A recent case has again thrown up an issue upon which HM Revenue & Customs has generally been quite relaxed in the past, but perhaps indicates a change of attitude (possibly linked to the need to increase the amount of VAT collected).  The case concerned purchase invoices made out to the names and addresses of in various “aliases” (as they were described in the Tribunal) of the taxpayer.  Whilst the case may well turn on its own facts, and of course, we all know that a decision of the First Tier tribunal does not create VAT law, it could well highlight an issue for businesses using trading names (as indeed Covertax does!), and having more than one trading address (as indeed, Covertax also does!).

Upon registering for VAT, the second box on the form is for the trading name of the business – indeed the question asks for “a trading name”, and I know that the norm is to include a single trading name in that box.  Additionally, there is only one box for the address of the business, and this is normally the “Principal place of Business”. This is most simply stated being the place where purchase invoices are received and from where sales invoices are issued  - actually, this is at variance to the EU Law concept of “Fixed Establishment”, which I know causes some problems for businesses ordering goods from another member state where the address shown on the VAT registration certificate does not agree with the address at which the customer wishes to receive the invoice.

I would like to say that this is only a theoretical problem, but the recent case demonstrates that it is not, and I have, in practice, had to deal with one instance this year where the officer initially sought to disallow purchase invoices where the name and address did not agree with that on the certificate of VAT registration – I was successful.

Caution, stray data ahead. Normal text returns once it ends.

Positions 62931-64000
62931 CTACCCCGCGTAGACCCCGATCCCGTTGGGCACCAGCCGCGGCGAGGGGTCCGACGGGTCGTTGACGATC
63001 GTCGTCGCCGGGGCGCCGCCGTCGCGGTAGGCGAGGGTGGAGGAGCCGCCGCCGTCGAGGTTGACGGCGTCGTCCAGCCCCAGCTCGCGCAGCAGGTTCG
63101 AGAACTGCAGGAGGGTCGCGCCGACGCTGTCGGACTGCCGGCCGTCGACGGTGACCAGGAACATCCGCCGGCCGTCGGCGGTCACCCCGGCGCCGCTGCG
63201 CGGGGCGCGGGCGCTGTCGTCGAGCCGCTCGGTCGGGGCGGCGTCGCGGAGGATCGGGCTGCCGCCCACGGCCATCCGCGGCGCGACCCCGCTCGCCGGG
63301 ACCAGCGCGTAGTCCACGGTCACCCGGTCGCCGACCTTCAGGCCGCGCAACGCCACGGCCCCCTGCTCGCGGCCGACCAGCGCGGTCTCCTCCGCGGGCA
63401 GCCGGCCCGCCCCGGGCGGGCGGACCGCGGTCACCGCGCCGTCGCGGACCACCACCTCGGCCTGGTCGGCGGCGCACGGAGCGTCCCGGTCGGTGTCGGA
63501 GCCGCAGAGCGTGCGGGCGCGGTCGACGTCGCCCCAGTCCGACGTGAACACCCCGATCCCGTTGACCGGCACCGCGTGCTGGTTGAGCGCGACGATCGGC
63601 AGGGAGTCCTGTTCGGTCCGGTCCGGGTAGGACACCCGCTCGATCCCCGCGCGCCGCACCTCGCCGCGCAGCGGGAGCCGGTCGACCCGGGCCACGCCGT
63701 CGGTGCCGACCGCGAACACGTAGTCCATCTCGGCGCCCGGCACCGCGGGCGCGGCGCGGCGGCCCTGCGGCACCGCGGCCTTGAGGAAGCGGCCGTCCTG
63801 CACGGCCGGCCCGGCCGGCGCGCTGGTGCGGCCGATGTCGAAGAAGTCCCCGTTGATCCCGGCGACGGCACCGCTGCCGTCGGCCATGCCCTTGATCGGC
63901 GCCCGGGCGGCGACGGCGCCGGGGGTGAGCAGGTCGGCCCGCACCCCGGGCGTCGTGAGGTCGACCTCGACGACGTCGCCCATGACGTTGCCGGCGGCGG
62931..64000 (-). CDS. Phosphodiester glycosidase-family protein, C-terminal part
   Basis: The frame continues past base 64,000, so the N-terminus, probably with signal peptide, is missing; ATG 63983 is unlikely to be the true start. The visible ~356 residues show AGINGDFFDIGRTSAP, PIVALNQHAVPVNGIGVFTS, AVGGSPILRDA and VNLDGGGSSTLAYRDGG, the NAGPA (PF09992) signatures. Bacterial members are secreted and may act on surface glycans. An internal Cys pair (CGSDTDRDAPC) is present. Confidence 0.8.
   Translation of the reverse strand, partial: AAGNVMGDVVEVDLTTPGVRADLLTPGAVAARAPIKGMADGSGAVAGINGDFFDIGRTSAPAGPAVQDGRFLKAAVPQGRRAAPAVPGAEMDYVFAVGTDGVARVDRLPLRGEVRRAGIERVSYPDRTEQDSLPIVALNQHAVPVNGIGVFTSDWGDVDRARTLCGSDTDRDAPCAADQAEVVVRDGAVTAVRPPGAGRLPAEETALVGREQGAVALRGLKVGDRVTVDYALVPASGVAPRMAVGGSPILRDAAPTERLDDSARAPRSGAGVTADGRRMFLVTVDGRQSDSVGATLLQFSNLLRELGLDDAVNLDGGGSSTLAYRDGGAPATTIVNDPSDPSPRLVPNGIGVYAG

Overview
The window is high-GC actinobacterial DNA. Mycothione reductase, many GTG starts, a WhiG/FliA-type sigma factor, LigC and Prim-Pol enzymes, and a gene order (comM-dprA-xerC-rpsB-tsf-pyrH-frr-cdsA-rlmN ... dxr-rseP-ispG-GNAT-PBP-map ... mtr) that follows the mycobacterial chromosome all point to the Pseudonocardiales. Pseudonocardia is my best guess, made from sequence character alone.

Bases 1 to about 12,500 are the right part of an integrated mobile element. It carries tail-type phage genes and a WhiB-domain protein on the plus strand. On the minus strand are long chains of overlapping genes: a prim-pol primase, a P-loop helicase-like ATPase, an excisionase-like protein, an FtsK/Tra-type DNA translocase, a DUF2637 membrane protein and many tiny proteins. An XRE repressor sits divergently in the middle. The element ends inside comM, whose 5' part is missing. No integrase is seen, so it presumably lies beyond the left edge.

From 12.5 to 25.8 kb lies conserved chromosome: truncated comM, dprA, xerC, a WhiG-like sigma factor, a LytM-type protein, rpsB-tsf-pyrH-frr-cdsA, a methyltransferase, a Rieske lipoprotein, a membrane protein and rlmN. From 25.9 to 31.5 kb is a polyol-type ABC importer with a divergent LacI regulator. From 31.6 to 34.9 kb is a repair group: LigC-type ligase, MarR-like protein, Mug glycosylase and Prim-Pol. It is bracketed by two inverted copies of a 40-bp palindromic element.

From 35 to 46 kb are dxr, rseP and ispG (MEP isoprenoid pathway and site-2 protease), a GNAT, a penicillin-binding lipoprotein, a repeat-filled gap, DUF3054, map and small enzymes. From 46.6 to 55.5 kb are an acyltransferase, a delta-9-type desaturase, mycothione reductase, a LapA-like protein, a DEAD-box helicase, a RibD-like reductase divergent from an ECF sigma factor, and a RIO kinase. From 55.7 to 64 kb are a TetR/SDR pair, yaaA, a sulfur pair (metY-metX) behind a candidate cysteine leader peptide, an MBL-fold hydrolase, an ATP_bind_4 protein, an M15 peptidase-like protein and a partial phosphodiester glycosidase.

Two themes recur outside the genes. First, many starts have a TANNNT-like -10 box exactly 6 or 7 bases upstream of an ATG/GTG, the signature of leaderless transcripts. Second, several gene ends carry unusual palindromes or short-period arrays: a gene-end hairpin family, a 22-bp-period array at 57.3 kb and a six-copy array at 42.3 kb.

So what can you do to protect yourself?  Well that depends on whether you perceive that there is not a real threat, which is a position businesses assuming that the UK VAT regime is very practical, and the officers open to discussion and agreement, could well take, or whether, at the other end of the scale you wish to take all action possible to prevent problems in the future.  Whilst experience tells me that most businesses would not take the former position, the majority would still seek to cross that particular bridge when they came to it (which could be too late if a hard line is taken by HMRC).  Accordingly, the first step, which is a reasonable one, would be to ensure that all purchase invoices are addressed either to the business, or to a recognised trading name of the business, and at a recognised trading address – invoices addressed personally to directors, for example, or addressed to the home address of employees, partners or directors, should be filtered out (with the possible exception of travel and subsistence expenses, which is of course a whole new subject in itself).  You might then consider producing a list of all trading names and addresses of the business and submitting that in writing to HMRC – this does assume that HMRC would put this on file, of course, and then take notice of it upon an investigation.

A sledgehammer to crack a nut? Possibly.  However, if as result of a VAT inspection you have to go back over four years of invoices to justify your position to HMRC, or go back to suppliers asking for invoices to be reissued in the correct name and address format, your future administrative costs could be substantial.

If you require more specific information contact me at steve@covertax.co.uk or via Strong & Herd LLP and I’ll be happy to assist further.  Just let me know you read this article on the Strong & Herd website.

Steve Botham Director Covertax – Chartered Tax Advisors
Website address http://www.covertax.co.uk

 

Written on 22nd August 2013 by Steve Botham, S&H LLP Associate 

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